Which Yoga Style is right for you?

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Yoga, Hatha Yoga, Bikram Yoga, Vinyasa Yoga, Hot Yoga
By Karan Bajaj

No matter what Yoga style you choose, whether Bikram Yoga or Kundalini Yoga, Hatha Yoga or Vinyasa Yoga, you will experience the benefits of strength, flexibility and mental calm if you practice consistently. However finding the right fit can be the difference between looking forward all day to your practice versus Yoga becoming just another healthy chore. Here are some tips to guide you on the journey of picking the right style for you:

1. Know the two broad divisions: Hatha Yoga and Vinyasa Yoga

All the bewildering names and styles of modern Yoga fall under only two broad categories:

  • Hatha Yoga: The traditional style practiced by Yogis in 10 B.C. In Sanskrit, Ha means “sun”, “Tha” means moon, Yoga means to yoke or unite. Hatha Yoga unites the sun & the moon, a metaphor for uniting the pair of opposites—joy and sorrow, life & death, heat and cold etc.—to give the practitioner a glimpse of the unchanging essence within.
  • Vinyasa Yoga: The more dynamic style initiated by T. Krishnamacharya in the early 1900’s for Indian kings and princes to get more physical than spiritual benefits from the practice. Vinyasa derivatively means “movement linked to breathing”. Consciously integrating the body’s movement with breath leads to higher awareness in every moment.

2. Select which broad division is right for you

Both Hatha Yoga and Vinyasa Yoga have spiritual realization as their objective, however the way to get there is different:

  • Hatha Yoga: Emphasis on stillness, repetitive poses, and holding them for longer. For instance, even today Indian Yogis hold only one pose for hours in their practice. Their daily routine consists of holding a headstand for half-an-hour or sitting in siddhasana for two hours, no other poses.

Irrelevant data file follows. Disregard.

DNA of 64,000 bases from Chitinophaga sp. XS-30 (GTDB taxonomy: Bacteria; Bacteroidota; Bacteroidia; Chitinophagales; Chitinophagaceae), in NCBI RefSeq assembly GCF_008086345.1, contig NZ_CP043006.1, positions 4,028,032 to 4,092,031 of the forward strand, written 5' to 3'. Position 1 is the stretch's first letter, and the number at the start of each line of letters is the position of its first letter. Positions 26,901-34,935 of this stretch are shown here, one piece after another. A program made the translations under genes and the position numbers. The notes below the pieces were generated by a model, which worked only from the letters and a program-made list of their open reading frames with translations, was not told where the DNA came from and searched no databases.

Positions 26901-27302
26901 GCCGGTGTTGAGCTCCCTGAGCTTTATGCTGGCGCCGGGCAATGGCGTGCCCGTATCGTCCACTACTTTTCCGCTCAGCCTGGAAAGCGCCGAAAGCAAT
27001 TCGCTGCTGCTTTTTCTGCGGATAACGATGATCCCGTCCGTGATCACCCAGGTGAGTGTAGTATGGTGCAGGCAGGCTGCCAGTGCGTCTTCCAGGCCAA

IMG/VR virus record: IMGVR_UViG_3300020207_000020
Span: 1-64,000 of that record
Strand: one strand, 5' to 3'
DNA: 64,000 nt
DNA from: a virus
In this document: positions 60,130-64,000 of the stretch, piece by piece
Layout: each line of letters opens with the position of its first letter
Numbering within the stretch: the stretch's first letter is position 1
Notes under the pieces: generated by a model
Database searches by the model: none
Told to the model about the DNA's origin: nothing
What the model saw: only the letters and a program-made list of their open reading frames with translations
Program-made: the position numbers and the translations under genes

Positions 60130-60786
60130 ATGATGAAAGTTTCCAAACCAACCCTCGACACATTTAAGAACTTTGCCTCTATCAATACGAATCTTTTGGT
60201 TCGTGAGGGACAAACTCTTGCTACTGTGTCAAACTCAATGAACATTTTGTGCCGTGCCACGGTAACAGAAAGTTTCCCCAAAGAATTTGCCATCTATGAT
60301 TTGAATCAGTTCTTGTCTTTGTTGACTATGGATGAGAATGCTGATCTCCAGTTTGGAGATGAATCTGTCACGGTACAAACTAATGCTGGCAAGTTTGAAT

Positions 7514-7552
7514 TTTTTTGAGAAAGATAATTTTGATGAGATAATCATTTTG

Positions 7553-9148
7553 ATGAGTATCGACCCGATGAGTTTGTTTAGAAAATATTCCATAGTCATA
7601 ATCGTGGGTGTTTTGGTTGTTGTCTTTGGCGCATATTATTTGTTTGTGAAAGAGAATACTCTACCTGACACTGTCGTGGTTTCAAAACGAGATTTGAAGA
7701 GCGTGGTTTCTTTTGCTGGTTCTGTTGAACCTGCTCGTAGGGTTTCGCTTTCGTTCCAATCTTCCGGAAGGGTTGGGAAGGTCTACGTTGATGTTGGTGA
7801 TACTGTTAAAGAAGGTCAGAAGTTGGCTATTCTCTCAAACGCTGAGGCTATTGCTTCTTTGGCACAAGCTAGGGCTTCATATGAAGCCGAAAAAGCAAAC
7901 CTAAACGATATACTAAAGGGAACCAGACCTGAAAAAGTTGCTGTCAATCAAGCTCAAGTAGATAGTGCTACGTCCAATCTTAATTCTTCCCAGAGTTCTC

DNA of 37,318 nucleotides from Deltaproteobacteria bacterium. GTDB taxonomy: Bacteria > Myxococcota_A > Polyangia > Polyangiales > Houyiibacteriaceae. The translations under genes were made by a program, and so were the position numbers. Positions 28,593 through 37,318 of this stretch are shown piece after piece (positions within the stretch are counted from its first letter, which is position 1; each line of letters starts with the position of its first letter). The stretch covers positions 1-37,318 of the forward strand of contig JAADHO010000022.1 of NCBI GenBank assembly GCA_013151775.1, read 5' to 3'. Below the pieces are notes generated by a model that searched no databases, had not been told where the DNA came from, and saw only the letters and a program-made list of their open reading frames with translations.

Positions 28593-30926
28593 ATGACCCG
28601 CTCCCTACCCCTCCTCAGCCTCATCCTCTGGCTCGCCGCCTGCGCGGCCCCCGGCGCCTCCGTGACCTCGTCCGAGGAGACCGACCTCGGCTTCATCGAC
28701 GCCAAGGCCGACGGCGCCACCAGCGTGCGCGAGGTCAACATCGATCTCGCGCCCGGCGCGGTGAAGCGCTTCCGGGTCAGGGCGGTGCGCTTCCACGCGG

Highly recommended if: You want Yoga to be a spiritual practice and like a consistent, predictable routine.
  • Vinyasa Yoga: Emphasis on movement and pushing the body physically. Poses are typically held for lesser time and transition quickly.
    Highly recommended if: You want Yoga to be an intense physical work-out and are already quite flexible.

3. Now, select the right style: a short overview of Hatha Yoga styles

Within Hatha Yoga, a short personal review of the most prevalent styles:

  • Iyengar Yoga: The most traditional Hatha style with extraordinary emphasis on perfect alignment. I’m a huge fan of Mr. BKS Iyengar and have devoured all his books multiple times but the style itself was too rigid for me. I wish I liked it more because Mr. Iyengar is the rare real deal.
  • Sivananda Yoga: This is what I practice every day. Also traditional Hatha with a series of only twelve poses practiced again and again in every class, it’s gentler and works very well for people with low-medium flexibility(like me!).
  • Bikram Yoga/Hot Yoga: Although the poses itself are rooted in Hatha Yoga principles, to call Bikram Yoga “traditional” would be incorrect. No ancient Yogi had access to a 105° F artificially heated studio! Nor I suspect would they have wanted one. I practiced Bikram Yoga for a few months. While the physical benefits were obvious, the whole sweating, shouting-on-the-microphone, people in swimsuits dynamic is the antithesis of the mental calm and enhanced physical awareness that Hatha Yoga offers.
  • Kundalini Yoga: More holistic than just a physical practice, Kundalini Yoga seeks to awaken the mystical dynamic energy locked at the base of spine. A typical class includes chanting, meditation and breathing practices beyond the physical poses. Give it a go. Personally, I find talk of kundalini and Sanskrit chanting in the West a bit of a parody.

4. Now, select the right style: a short overview of Vinyasa Yoga styles

  • Ashtanga Yoga: The original Vinyasa. High on movement and physically demanding. Works wonders for the athletic and the flexible. Highly recommended—if you can handle it.
  • Power Yoga: An even more modern, intense version of the above.
  • Vinyasa Flow Yoga: Combines the principles of Vinyasa movement with an ever-changing series of poses so you always stay present. Each class is different from the others. I attend Vinyasa classes from time to time to keep my practice fresh but it’s a little tough for me to incorporate as an everyday routine. It seems to work wonders for more flexible folks.

5. Practice Consistently

Whatever style you choose above, I would recommend practicing three or more days a week to fully realize the life-changing benefits of Yoga.

Are there popular styles I missed? How would you describe them? I look forward to your thoughts.


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